After hearing the penetration tester’s recommendations, the process isn’t over. Your company’s job is to both implement the fixes for the issues the pen tester reported and make larger changes to prevent future problems.

The exact steps to take after a pen test differ from organization to organization, of course. No matter what, listening to the recommendations and making real changes is a necessity for the pen test to be valuable.

Penetration testing tools

Pen testing tools are usually specialized towards one task. Some assist in network reconnaissance, while others make attacking websites easier. A few of the most popular and useful tools are listed below:

  • Nmap: Explore networks and find vulnerable devices. Nmap is a port-scanning software on steroids, with the ability to determine lots of info about devices and networks.
  • Wireshark: Capture and understand network traffic. Wireshark lets you intercept the raw network packets exchanged by devices and find out how they’re communicating.
  • Metasploit: Automate vulnerability exploitation. From social engineering to complex server bugs, Metasploit provides a framework for easy, automated exploitation.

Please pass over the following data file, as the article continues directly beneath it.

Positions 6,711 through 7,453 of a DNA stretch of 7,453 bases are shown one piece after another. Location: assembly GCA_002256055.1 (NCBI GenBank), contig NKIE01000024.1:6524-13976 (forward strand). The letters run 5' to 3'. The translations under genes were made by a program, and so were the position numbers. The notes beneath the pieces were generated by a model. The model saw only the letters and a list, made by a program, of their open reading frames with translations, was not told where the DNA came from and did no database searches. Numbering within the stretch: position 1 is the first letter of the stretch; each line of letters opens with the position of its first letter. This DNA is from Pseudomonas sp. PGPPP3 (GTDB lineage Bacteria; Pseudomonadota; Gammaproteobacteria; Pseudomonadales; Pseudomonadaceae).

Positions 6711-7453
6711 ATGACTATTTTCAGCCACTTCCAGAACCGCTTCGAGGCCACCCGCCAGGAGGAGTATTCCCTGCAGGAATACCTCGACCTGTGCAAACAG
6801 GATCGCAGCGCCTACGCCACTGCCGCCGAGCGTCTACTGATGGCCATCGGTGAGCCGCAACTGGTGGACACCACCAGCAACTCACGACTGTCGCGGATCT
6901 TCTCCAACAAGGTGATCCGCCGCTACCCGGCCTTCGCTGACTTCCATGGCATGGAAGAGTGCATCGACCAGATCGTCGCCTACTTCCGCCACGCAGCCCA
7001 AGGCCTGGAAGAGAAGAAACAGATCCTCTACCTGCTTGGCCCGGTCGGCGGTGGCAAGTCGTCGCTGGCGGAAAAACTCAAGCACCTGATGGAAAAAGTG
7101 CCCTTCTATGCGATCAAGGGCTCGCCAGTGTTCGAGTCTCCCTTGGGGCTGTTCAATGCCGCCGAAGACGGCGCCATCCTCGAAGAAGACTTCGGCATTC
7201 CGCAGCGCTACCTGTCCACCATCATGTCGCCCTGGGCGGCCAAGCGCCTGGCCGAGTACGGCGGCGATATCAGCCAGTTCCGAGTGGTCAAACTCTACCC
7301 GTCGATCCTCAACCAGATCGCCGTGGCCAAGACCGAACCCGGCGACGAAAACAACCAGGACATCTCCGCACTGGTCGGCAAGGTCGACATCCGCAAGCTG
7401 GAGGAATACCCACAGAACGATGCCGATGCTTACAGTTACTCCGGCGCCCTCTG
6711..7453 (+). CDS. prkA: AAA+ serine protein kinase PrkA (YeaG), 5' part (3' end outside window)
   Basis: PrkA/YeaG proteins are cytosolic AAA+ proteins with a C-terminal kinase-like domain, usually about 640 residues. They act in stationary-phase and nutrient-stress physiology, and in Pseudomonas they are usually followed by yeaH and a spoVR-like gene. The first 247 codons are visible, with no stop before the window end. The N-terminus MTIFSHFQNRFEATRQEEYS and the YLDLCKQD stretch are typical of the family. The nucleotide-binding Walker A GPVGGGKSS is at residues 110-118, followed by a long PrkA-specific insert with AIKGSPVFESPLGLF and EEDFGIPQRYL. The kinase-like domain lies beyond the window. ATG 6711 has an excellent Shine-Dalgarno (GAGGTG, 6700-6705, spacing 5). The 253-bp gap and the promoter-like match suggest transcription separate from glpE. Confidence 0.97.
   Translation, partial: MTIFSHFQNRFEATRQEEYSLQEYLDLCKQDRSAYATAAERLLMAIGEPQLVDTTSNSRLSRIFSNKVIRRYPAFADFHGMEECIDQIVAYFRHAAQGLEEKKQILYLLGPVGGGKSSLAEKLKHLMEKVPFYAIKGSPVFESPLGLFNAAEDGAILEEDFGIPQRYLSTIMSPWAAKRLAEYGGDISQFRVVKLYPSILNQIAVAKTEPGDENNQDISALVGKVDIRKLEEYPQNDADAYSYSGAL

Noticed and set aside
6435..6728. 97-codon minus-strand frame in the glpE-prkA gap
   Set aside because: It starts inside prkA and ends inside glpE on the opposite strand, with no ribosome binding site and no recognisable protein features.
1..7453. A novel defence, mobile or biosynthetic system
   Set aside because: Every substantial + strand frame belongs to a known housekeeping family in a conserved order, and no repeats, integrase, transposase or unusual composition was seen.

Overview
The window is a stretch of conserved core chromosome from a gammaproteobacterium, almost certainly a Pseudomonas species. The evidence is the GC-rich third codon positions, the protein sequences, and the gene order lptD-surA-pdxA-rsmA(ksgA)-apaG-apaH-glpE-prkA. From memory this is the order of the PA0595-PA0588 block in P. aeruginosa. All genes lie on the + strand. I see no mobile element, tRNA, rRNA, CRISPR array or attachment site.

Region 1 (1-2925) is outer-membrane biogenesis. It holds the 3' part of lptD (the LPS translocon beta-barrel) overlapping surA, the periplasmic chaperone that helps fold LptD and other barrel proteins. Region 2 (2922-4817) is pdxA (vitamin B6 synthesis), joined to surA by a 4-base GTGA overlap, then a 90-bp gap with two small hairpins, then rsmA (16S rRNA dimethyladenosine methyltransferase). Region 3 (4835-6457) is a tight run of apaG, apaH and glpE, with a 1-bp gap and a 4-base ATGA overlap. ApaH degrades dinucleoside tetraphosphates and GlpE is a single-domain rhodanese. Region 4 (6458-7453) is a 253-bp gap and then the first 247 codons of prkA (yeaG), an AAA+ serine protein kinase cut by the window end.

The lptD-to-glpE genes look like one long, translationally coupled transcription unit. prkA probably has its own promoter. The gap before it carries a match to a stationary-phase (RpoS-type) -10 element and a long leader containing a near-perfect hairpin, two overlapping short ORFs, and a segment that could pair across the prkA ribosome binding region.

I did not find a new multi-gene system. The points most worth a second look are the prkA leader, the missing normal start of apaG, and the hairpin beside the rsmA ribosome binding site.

• Aircrack-ng: Crack and monitor Wi-Fi networks. Aircrack can capture wireless packets and stage a variety of different attacks on Wi-Fi networks.
  • Burp Suite: Find bugs in web applications. Burp Suite goes between your browser and the web app you’re attacking, allowing you to inspect and modify requests.

Although lots of tools make pen testing easier, you have to have enough experience to get the most from them. Professional penetration testers don’t just know how to operate their tools—they have years of experience with security, networking, and programming too.

Penetration tests vs. vulnerability scans: what’s the difference?

Some tools offer automatic vulnerability scans. They go through a list of common vulnerabilities, testing for each one with premade test cases automatically. Scanners can uncover lots of low-hanging fruit with ease.

Vulnerability scans can be a great first step in securing a network or website. But they’re just that—a first step. Scanners don’t have the human intelligence required to dig deeper than simple vulnerabilities. Real pen testers—and by extension, malicious hackers—have intuition and ingenuity that automated software lacks.